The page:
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When it comes to diving, the uses for knots are numerous. Here we’ll explain a few essential knots that every diver should know.

Ever had to attach a lift bag to an object during your dive training? Perhaps you’re just looking for somewhere to secure your hammock for a good nap after your dives. There are many practical applications when it comes to knot-tying and diving, not to mention that these skills can also be useful in everyday life. In diving, knots can help attach a load to an anchor, secure a surface marker or dock a boat. Categories of knots include hitches, stoppers, end loops or bends, to name just a few. Here’s a short list of five knots every diver should know.


This is one of the easiest knots to learn, and it’s useful when it comes to securing a line around a fixed point or ring or to create a loop at the end of a line. It can take a bit of practice to master and there are also a few ways to tie it. One of the best things about a bowline is that it cannot be undone when there is a load on the end of it, but it can be easily untied once the load is removed. Secured properly, it is a very strong knot for various purposes.


Often used to stop a line from sliding (a stopper knot), a figure 8 knot is very easy to tie and untie. Once tied, it looks like an eight, hence the name.

It has several more complex variations like the double figure 8, which can be used for tethering an object like your pencil to your dive slate.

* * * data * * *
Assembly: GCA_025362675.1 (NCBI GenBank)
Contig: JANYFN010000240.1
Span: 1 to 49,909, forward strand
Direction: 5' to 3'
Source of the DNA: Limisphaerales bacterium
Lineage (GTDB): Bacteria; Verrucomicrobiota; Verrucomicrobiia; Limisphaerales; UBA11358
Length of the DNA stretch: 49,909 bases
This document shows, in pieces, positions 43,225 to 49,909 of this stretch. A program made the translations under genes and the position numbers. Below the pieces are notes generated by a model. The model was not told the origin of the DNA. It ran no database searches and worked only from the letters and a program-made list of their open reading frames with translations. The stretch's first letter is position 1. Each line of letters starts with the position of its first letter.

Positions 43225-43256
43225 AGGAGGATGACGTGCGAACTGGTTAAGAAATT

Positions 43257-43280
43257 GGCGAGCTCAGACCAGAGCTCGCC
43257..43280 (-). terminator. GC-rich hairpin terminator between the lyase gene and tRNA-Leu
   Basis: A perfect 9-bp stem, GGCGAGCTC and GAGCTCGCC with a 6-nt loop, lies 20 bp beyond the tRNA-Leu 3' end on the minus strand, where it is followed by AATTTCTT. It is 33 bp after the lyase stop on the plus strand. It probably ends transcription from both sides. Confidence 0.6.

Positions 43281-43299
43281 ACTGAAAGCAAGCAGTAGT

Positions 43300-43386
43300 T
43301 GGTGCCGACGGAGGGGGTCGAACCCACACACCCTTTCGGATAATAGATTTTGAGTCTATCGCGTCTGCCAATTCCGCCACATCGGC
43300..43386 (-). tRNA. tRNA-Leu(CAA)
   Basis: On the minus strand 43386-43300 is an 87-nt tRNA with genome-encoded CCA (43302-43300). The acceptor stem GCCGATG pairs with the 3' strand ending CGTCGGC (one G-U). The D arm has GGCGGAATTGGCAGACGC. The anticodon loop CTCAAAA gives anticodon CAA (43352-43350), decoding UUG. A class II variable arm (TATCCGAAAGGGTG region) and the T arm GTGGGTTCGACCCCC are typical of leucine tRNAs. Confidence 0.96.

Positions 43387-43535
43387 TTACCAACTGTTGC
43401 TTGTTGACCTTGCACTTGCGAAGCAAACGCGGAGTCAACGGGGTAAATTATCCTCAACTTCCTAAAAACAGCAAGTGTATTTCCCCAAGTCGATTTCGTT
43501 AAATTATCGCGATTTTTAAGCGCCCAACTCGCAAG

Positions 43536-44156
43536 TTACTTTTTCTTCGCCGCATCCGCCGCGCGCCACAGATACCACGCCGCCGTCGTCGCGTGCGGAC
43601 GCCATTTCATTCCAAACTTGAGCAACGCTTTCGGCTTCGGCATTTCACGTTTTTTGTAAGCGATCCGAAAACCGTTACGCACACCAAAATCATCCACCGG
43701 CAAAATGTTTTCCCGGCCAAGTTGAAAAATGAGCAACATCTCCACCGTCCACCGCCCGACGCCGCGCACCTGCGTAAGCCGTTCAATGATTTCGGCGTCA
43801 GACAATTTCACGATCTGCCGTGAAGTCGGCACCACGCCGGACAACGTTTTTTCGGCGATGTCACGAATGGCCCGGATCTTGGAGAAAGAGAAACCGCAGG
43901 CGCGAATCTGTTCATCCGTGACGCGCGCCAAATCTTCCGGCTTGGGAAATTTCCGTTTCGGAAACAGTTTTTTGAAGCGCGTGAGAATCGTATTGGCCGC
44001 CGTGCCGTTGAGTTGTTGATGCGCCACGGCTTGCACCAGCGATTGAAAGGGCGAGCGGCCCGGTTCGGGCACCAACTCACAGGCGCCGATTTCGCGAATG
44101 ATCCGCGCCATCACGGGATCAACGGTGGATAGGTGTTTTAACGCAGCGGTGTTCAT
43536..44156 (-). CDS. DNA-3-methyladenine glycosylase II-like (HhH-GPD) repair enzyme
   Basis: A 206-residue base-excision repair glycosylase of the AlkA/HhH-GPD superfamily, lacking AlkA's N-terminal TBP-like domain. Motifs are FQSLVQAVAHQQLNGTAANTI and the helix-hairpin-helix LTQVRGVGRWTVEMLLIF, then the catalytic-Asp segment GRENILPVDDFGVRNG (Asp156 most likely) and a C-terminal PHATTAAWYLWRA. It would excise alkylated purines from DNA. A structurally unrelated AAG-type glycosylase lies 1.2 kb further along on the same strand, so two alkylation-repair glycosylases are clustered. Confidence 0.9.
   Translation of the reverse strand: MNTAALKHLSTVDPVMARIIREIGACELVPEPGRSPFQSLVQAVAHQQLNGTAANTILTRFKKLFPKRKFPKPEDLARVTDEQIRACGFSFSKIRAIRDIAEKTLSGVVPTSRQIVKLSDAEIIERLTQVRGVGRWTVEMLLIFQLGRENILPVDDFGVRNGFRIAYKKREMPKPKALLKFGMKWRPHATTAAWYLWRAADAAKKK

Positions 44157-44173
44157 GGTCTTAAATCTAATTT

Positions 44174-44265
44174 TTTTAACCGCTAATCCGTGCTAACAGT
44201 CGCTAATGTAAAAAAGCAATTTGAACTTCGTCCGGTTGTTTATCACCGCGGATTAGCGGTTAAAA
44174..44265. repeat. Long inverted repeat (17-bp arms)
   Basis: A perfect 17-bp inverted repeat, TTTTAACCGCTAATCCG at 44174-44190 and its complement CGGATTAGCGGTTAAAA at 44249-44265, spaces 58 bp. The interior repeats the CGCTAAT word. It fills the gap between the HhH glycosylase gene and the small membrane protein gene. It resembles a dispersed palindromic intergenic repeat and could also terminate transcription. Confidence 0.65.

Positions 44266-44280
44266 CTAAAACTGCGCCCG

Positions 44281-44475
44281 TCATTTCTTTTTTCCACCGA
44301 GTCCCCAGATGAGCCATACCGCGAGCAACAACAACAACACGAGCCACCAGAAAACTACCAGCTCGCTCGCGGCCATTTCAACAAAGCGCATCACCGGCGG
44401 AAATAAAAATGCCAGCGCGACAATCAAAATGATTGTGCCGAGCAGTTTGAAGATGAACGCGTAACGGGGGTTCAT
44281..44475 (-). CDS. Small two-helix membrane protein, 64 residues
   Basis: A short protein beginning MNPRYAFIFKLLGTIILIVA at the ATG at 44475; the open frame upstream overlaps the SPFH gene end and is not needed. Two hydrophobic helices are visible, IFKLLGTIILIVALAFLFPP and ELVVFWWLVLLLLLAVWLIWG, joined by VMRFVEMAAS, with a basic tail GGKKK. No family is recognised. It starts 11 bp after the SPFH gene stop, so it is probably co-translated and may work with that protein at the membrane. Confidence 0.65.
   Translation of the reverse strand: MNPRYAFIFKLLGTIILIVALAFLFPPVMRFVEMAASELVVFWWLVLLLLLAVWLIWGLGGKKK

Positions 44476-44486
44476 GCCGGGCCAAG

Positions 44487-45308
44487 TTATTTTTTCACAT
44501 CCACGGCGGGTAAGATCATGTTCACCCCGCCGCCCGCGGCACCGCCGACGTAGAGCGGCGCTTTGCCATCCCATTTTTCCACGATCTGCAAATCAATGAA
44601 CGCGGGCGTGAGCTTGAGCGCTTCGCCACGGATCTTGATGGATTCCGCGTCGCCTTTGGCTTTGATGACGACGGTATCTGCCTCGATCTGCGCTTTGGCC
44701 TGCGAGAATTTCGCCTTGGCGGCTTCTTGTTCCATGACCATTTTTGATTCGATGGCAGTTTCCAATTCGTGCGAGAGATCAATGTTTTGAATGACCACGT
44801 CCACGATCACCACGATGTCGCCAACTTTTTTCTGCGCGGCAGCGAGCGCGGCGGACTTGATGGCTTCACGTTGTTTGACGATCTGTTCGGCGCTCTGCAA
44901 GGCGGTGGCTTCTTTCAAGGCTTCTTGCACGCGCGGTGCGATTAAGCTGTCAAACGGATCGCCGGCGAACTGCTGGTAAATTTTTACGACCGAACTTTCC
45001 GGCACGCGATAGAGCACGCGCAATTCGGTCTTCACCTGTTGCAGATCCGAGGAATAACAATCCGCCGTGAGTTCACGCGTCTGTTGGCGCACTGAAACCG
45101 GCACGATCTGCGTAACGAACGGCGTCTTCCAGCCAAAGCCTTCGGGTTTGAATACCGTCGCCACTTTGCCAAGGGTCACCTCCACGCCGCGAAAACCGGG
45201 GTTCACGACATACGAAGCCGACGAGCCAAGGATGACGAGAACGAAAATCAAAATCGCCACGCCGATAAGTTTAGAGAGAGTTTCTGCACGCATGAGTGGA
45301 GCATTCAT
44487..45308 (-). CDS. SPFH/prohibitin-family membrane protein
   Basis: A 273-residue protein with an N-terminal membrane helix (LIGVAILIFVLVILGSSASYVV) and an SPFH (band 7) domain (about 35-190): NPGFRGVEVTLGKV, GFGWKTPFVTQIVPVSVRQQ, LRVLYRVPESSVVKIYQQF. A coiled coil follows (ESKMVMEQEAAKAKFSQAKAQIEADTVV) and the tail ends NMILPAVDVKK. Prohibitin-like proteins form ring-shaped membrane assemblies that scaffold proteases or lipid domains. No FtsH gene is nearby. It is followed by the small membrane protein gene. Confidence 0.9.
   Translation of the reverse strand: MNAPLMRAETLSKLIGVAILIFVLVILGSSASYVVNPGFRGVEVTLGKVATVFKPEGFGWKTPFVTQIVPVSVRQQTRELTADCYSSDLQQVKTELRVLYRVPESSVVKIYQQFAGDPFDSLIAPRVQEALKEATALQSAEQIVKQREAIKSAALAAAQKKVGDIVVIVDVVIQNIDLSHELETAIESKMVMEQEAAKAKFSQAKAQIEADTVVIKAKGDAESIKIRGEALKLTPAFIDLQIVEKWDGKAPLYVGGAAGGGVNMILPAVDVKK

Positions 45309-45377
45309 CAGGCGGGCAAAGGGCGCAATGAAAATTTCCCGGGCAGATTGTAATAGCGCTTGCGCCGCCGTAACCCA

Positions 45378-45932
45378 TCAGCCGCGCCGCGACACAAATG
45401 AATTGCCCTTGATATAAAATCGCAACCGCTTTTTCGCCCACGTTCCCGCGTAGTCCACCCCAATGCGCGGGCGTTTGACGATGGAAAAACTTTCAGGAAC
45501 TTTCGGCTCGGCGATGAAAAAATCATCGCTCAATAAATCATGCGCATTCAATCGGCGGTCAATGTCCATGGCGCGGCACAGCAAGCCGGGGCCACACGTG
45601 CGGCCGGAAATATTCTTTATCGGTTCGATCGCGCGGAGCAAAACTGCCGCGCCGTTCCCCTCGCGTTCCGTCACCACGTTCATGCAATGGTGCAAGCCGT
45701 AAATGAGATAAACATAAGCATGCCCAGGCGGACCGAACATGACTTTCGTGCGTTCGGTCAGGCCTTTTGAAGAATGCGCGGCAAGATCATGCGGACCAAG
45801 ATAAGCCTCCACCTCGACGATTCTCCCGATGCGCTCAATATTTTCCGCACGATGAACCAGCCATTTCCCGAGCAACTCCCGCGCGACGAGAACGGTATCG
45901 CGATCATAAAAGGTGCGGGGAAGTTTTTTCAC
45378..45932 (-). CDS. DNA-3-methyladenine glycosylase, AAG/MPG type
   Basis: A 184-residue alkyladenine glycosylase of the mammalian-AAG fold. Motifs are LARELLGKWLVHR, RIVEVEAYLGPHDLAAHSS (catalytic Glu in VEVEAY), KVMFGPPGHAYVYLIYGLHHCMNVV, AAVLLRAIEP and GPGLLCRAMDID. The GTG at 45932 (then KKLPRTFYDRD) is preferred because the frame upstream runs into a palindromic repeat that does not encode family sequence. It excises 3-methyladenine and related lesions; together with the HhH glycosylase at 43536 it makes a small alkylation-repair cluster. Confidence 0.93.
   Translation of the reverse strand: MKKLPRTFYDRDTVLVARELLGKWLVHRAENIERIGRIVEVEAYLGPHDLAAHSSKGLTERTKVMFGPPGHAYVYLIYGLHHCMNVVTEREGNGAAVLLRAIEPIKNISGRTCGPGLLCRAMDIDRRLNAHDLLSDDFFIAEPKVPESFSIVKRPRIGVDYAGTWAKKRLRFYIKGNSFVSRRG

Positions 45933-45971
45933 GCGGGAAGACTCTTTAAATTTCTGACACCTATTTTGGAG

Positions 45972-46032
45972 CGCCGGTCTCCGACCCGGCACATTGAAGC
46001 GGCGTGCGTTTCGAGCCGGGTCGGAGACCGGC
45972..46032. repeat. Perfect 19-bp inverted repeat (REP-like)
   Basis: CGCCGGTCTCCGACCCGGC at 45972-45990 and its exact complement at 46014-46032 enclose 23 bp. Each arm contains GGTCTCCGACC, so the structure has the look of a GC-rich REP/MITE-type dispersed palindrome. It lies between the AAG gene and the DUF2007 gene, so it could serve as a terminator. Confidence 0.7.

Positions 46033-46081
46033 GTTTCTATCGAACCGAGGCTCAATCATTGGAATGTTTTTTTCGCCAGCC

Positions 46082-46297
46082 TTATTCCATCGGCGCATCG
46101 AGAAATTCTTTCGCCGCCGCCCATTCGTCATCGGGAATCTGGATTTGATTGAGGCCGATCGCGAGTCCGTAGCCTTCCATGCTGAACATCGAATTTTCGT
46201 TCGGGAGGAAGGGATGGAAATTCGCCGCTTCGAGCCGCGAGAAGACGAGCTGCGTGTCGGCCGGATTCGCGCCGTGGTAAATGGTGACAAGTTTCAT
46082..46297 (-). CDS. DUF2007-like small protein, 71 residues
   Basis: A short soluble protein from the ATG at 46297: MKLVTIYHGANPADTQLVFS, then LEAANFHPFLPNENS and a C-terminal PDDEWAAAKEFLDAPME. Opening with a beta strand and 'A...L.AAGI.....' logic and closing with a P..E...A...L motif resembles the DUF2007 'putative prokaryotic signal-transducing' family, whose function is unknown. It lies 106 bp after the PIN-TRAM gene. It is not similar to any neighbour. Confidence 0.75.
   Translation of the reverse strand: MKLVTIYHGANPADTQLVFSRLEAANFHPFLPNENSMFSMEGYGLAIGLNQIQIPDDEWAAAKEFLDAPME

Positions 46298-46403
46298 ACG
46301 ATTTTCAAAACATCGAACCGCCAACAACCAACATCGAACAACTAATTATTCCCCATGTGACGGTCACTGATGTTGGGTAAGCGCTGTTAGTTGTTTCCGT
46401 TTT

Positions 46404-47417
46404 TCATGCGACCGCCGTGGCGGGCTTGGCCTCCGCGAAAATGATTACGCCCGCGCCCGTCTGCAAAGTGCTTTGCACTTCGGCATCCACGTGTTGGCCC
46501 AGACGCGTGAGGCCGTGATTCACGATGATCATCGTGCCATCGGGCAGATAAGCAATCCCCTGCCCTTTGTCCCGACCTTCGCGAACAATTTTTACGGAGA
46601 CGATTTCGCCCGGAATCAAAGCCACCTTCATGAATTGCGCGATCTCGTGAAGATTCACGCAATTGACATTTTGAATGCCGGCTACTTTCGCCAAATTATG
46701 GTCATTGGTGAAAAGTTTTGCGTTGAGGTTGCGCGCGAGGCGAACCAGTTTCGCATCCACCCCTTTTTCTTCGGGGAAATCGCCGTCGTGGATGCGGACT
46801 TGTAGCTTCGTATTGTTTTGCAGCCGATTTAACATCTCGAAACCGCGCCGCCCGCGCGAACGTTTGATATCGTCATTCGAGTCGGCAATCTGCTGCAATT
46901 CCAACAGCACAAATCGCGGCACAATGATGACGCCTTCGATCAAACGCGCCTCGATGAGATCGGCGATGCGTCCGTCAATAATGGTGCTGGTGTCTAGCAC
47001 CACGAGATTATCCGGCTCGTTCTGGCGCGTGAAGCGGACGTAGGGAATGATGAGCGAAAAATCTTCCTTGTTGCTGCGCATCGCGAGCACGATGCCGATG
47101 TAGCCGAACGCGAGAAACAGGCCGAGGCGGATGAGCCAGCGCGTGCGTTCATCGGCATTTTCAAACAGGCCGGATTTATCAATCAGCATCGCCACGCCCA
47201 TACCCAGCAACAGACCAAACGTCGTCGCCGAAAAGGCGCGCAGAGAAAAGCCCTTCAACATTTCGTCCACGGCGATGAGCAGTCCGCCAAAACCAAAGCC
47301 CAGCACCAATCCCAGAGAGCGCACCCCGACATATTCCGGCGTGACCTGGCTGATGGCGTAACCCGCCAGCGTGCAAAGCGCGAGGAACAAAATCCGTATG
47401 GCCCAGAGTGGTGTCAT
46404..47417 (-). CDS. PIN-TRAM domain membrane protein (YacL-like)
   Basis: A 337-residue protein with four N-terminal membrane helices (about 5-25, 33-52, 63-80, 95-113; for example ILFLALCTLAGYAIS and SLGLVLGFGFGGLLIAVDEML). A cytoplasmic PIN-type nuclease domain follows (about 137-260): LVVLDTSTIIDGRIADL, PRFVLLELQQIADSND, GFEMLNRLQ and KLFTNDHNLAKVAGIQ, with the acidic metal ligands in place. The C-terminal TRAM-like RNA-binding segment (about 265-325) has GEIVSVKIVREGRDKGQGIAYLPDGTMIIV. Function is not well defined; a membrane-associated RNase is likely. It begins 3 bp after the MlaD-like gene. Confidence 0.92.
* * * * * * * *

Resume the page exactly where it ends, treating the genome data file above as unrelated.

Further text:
This knot is used to tie two ropes or lines together, which makes it very useful in everyday life, not only when diving or boating. It can, for example, be used to extend an existing line.

It works with ropes of different sizes as well, and stronger versions exist such as the double sheet-bend knot.


The square knot, also known as the reef knot, also allows two lines to be tied together very easily. To explain it simply, it is often compared to tying shoelaces.

This knot itself is not the most resilient, but it is the base upon which to build a number of stronger knots, such as a granny knot or a surgical knot.


Tying a few half hitches is the perfect way to tie a knot around an object, such as a torch to your BCD.

To secure the load further there are endless variations of the half hitch or combination of several half hitches.


When it comes to tying knots, these are just a few of the basics. You’ll find plenty of tutorial videos online with detailed instructions. Let us know which knots you use most as a diver!

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